The global BNPL market is set to be worth $3.98 trillion by 2030. But with regulators around the world now looking into BNPL, all with a view of protecting consumers, is it going to become harder for the market to grow?
The incumbents don’t think so. The BNPL market has been busy. Revolut and PayPal now offer versions of BNPL schemes; Square stepped into the space by acquiring Afterpay; Affirm announced a partnership with Amazon; and investors pumped $639m of new funds into Klarna, making it the world’s second most valuable fintech. Clearly not everyone is worried by what the regulators might do next.
Here are some clues to where BNPL regulation is heading in different countries, and who might benefit.
The UK has flexed its muscles first. In February last year the Financial Conduct Authority (FCA) published The Woolard Review into the unsecured credit market. Its intention is clear from the first page of the report: “While the emergence of unregulated BNPL products has provided a meaningful alternative to payday loans and other forms of credit, BNPL also represents a significant potential consumer harm.”
The recommendations (26 of them) amount to a tightening of the rules around BNPL. Providers will need to carry out more stringent affordability checks on customers, evidence their financial sustainability, and ensure their staff are trained to industry standards. This will all cost money, cut margins, and detract new providers entering the market.
Yet despite the review calling for regulation as “a matter of urgency”, action has been slow and limited. The FCA’s 2021/22 Business Plan, published on 15 July 2021, had scant mention of The Woolard Review. That said, the broad tone suggested the push for regulation is not going away. As global law firm DLA Piper suggests: “Firms should read the Business Plan as a marker that “tick-box” approaches to compliance are unlikely to suffice in consumer credit markets…”
The matter has since passed to the Government’s Treasury (HMT) department, a sign that the UK plans to tackle BNPL by amending the existing legislation in order to close down the loophole that enables BNPL providers to offer credit without first obtaining authorisation to do so. HMT’s initial consultation closed on 6 January 2022, and, in addition to outlining its proposed new suite of rules, asked for views on what differentiates BNPL finance products from other forms of short-term interest free credit products, and what the perceived harm to consumers might be. This is a clear signal that the Government sees the BNPL market as an essential part of the credit ecosystem and has no intention of closing it down.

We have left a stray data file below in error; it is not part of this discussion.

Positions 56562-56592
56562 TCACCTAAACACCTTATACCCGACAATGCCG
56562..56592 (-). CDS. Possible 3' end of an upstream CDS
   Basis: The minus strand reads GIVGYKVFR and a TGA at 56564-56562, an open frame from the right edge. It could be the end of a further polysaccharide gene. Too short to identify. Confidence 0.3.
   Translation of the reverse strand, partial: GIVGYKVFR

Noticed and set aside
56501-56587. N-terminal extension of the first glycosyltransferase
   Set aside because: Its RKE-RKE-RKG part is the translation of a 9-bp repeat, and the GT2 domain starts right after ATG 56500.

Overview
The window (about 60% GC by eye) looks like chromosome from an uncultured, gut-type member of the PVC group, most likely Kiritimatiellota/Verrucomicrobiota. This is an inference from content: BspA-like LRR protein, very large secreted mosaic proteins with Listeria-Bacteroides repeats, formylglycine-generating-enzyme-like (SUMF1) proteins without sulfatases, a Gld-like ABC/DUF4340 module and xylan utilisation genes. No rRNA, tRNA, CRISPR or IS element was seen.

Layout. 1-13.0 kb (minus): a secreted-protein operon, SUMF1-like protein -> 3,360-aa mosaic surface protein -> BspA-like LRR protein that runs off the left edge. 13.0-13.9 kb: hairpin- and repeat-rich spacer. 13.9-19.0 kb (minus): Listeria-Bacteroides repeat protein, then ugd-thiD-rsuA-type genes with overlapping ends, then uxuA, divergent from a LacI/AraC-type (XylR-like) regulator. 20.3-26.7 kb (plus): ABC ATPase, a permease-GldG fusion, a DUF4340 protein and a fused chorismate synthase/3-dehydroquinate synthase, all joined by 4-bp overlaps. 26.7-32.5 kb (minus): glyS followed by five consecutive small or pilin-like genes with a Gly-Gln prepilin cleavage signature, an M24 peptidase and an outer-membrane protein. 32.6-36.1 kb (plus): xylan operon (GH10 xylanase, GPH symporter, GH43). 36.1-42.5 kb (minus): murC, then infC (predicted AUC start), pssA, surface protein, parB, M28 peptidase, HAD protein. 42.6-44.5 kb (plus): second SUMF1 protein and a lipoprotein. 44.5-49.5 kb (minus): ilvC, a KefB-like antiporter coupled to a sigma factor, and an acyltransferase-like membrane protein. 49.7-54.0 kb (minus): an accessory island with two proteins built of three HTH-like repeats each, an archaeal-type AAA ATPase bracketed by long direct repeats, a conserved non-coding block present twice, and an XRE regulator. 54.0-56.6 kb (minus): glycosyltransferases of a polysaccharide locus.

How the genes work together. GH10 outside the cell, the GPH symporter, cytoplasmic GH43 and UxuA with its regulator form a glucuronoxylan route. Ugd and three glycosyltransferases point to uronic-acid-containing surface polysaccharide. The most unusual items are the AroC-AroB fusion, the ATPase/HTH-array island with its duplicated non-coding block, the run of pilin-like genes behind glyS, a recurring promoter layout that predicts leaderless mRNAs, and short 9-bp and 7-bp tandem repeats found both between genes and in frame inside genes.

That said, the wording of the consultation suggests the Government’s focus is on curbing the behaviour by finance providers that enable consumers to get into debt quickly without appropriate safeguards; and to stop unregulated BNPL products reemerging in another form by making use of the exemptions and loopholes. It remains to be seen how the market will react to the proposed changes.
The European Union is set to extend its rules on consumer credit to provide more protection for consumers. In June 2021, the European Commission presented a new proposal to regulate consumer credit, bringing BNPL products under the scope of the regulation.
This proposal will require BNPL firms to provide more information to consumers and not solicit consumers without their permission, but fall short of imposing more significant prohibitions. Whilst there are some parallels with the UK’s proposed approach, the new EU-wide rules do not go nearly as far.
Meanwhile, influential consumer rights group BEUC have called for BNPL schemes to fall under the EU’s Consumer Credit Directive. While in Sweden, the government there amended the Swedish Payment Services Act in May 2020, so that now merchants must display a list of payment options that do not contribute to consumer debt. Klarna and the Swedish regulator have since clashed over the interpretation of the new rules, with Klarna eventually introducing a “pay in full” option that avoids instalment payments. The Secretary-General of the Swedish Consumers’ Association warned that markets thinking of inviting Klarna to its shores should “be suspicious…and learn lessons from what we have seen here in Sweden.”